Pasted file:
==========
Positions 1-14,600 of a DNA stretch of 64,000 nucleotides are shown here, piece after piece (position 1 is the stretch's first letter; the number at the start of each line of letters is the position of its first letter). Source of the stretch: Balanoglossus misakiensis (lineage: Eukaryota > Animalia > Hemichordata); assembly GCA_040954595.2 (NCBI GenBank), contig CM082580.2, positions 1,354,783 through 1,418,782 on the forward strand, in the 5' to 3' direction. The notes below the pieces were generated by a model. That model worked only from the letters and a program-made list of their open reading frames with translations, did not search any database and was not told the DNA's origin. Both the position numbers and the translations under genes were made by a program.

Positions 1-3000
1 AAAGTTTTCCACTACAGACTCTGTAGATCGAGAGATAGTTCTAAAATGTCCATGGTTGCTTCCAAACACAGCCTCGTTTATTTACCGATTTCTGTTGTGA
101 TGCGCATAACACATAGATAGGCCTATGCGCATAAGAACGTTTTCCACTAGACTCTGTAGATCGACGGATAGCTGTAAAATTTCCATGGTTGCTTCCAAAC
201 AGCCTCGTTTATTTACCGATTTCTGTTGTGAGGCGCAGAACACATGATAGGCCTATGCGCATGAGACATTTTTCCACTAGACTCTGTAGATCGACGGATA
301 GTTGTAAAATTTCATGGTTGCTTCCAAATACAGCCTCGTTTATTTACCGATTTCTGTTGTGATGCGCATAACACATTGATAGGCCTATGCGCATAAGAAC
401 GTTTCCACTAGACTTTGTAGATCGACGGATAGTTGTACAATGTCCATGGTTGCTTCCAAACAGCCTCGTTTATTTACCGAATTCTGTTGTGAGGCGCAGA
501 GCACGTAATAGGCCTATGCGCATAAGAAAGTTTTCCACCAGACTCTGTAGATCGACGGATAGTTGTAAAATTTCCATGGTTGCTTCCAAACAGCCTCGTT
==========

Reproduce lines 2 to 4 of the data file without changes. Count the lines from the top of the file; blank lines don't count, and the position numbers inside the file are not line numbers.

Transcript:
Positions 1-3000
1 AAAGTTTTCCACTACAGACTCTGTAGATCGAGAGATAGTTCTAAAATGTCCATGGTTGCTTCCAAACACAGCCTCGTTTATTTACCGATTTCTGTTGTGA
101 TGCGCATAACACATAGATAGGCCTATGCGCATAAGAACGTTTTCCACTAGACTCTGTAGATCGACGGATAGCTGTAAAATTTCCATGGTTGCTTCCAAAC